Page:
Nike has come out with a brilliant new video featuring LeBron James, an athlete whose personal brand and popularity plunged after the media spectacle he created when he announced his decision to join the Miami Heat. He confronts his critics by looking into the camera and asking a simple question: "What should I do?" As Grant McCracken says his in excellent analysis, Nike turns to the bedrock American value of individualism to make the point that LeBron has the right to forge his own path no matter what other people say:
What's clever about the spot is that it drives us towards an answer for this question. We end up thinking, "Well, James should do has the right to do whatever he wants to do. Fans have the right to be unhappy. But finally, we don't have the right to say where he plays or finally who he is."
And this means the ad turns, almost inaudibly, on the cry of individualism. This is one of the bedrock convictions of our culture: that the individual has the right of self-determination, of self definition. It's not for elites to tell us who we are. It's not for ethnic groups, local communities or corporations. It's not for parents. Nor for teachers. And it's not, James is pointing out, for fans.
The marketing lesson here is that you must understand the culture you're operating in. Nike very much understands American culture, ever since they made "Just do it" the company's slogan. I don't think Nike would run this sort of ad in Asia or Latin America.
Grant McCracken covers these themes in more depth in his excellent book Chief Culture Officer.
11 comments on “Nike’s New Ad: The Hymn of Individualism”
The ad achieved what it set out to present but still manages to come off as a contrived way of playing to emotions in the search for revenue. Dollars and marketing flash can’t shine a piece of coal no matter how hard they try, and this production illustrates that what someone says with cue cards has far less impact than what they say with their own words and actions.
Unlike in the US and Europe, Nike would be better off skirting this campaign in Asia or Latin America as is rightly imagined. Asia, (where I live in and know better) has its deep rooted sense of individuality derived from Bhagavad Gita and Buddhist teachings that need not be imbibed from a sports celebrity paid to stutter those lines…
Hard to generalize about all of Asia, and I don't live there, but my
observations are that the individualism being promoted by this Nike ad is
not deep rooted in many Asian countries. Respecting institutions, elders,
etc. seem like stronger forces.
I saw that ad, it makes more sense now that I know it was LeBron James (really).
The problem with the ad is that it omits the real essence of the general public’s anger toward LeBron. Unfortunately, he doesn’t get it. It’s not about “him being able to do what he wants to do”. It’s the manner of how he came to the decision. Most people think he’s a douche for not informing his previous employer and thereby embarrassing an entire fan base by having such a public display.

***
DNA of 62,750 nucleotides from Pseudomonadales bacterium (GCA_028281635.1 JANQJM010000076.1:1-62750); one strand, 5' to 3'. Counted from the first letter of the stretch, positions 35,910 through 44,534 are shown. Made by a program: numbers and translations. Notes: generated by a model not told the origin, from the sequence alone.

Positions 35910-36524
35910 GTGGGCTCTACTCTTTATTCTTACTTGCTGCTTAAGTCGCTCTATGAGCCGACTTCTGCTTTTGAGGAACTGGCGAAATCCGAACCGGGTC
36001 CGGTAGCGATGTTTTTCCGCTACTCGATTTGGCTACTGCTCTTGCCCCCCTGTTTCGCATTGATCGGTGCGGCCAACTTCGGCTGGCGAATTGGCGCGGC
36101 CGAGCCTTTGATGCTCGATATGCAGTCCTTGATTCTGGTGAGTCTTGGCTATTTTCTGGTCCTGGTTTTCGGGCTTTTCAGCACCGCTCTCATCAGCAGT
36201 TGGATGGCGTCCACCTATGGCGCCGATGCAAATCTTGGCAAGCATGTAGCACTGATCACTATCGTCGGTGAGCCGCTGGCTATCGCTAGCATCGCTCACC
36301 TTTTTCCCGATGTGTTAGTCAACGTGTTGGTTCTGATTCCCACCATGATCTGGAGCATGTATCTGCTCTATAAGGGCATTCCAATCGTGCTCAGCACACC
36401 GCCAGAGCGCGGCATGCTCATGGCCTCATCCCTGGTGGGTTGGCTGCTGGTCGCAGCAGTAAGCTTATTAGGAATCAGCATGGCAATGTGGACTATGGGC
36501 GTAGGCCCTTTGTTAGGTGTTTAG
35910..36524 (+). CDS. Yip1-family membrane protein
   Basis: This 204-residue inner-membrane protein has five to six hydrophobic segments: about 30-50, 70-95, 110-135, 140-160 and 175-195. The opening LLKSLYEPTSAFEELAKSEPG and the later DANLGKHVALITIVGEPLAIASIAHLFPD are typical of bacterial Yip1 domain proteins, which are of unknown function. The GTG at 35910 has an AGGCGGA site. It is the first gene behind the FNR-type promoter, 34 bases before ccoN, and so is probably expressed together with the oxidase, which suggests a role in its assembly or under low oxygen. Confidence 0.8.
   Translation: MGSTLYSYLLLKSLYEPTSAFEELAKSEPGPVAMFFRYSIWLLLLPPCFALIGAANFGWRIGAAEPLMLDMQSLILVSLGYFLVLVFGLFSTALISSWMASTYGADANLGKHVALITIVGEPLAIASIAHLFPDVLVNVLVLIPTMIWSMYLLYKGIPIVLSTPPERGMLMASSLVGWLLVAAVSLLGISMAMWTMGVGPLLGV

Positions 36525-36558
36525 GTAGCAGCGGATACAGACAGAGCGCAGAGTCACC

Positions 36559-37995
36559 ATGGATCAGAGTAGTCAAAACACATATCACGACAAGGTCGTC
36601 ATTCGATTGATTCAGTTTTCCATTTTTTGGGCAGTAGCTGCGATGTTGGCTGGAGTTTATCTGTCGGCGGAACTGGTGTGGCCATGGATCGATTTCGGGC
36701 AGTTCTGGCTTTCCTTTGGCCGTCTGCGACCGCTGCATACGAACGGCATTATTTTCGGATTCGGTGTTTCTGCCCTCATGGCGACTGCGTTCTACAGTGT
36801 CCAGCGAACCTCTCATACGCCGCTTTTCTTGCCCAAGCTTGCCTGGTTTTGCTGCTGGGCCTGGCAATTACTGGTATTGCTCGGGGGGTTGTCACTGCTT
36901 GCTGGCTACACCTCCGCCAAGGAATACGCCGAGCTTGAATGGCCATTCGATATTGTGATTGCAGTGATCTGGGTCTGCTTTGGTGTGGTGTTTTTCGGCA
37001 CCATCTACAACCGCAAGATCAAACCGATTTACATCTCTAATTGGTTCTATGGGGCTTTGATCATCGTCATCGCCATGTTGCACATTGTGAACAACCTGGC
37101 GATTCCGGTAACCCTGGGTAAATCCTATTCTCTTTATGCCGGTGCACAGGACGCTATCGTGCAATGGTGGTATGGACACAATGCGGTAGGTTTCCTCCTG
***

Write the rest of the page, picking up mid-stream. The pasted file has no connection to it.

That Nike campaign stresses on personality (more than individuality) merely from a singular human angle, in that it starts off somewhere from the middle… whereas individuality is a much broader expression that should originate from the source of consciousness seeking to answer the moot philosophical question “Who am I”, which was my point.
Grant McCracken is off his rocker.
LeBron James “gives” us this “brilliant” video? I don’t think so. He performs his given part mechanically, and sounds like someone of feeble intellect doing it, whatever his physical gifts.
The day that a person of such dubious character as LeBron James “gives” me a history lesson is the day that I know the ruination of this country is complete.
As Greg Couch so eloquently stated, “The truth is, we are all in on this together. Whoever the seller is, someone has to be the buyer, too.”
“How dumb [does Nike think we are?] They are banking – and that’s the exact right word – on the idea that we will fall for their act again.”
Unfortunately, I suspect this ad may very well be an “an effective piece of advertising” and that it will play well in the US, because, after all, this is the natural home of anti-intellectualism, a place where such idiotic slogans as “Just do it” can sell ugly and harmful to one’s feet sports shoes.
Once again, we have the perfect marriage of slime and scandal.
I respect hard-working porn stars and pancake waitresses, but not such slimy, money-grubbing actors as Lebron James or Nike.
I find this ad quite irritating and it would not in the least tempt me to buy running shoes LaBron endorsed.
I figure that,in the end, money probably tells him what to do.
From Bill Simmons most recent article:
“His recent Nike ad was done so brilliantly that some viewers digested it incorrectly, thinking it was just the latest example of a superstar making a corporate comeback in a typically contrived way. Releasing a creative commercial to get people talking: Isn’t that Step 1 of the “I’d Like To Reacclimate Myself Into Your Lives” blueprint? To an extent, yes. But in this case, the commercial was done so slickly that it obscured the underlying (and crucial) message: LeBron James wants to know, “What do you people want from me?”
No, seriously. He wants to know.”
Personally, I thought it was a good commercial. However, it didn’t change my view of not really liking LeBron.
People are not angry at James for going his own, doing his own thing ect. It was the fact that he toyed with the emotions of Cleveland by hosting a prime time special. There is being an autonomous individual and then there is being a a self obnoxious celebrity.
A response from MJ. Thoughts?: